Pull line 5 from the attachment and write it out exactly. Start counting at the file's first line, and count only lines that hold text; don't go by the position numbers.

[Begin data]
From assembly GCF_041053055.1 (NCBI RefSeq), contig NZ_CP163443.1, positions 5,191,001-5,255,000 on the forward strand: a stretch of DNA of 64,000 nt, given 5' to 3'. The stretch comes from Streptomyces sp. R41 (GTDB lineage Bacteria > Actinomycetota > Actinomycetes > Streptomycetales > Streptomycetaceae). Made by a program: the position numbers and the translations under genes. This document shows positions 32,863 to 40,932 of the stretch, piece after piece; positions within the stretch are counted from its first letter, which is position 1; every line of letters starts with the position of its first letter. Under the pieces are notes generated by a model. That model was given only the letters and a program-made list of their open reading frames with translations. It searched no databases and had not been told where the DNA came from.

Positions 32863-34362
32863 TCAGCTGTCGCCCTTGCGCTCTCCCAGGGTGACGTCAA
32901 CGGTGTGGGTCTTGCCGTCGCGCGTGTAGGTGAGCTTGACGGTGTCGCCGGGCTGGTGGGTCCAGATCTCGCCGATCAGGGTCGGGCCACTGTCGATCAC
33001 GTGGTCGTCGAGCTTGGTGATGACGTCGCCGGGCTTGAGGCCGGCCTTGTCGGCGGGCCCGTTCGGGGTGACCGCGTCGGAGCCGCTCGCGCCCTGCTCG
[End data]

33001 GTGGTCGTCGAGCTTGGTGATGACGTCGCCGGGCTTGAGGCCGGCCTTGTCGGCGGGCCCGTTCGGGGTGACCGCGTCGGAGCCGCTCGCGCCCTGCTCG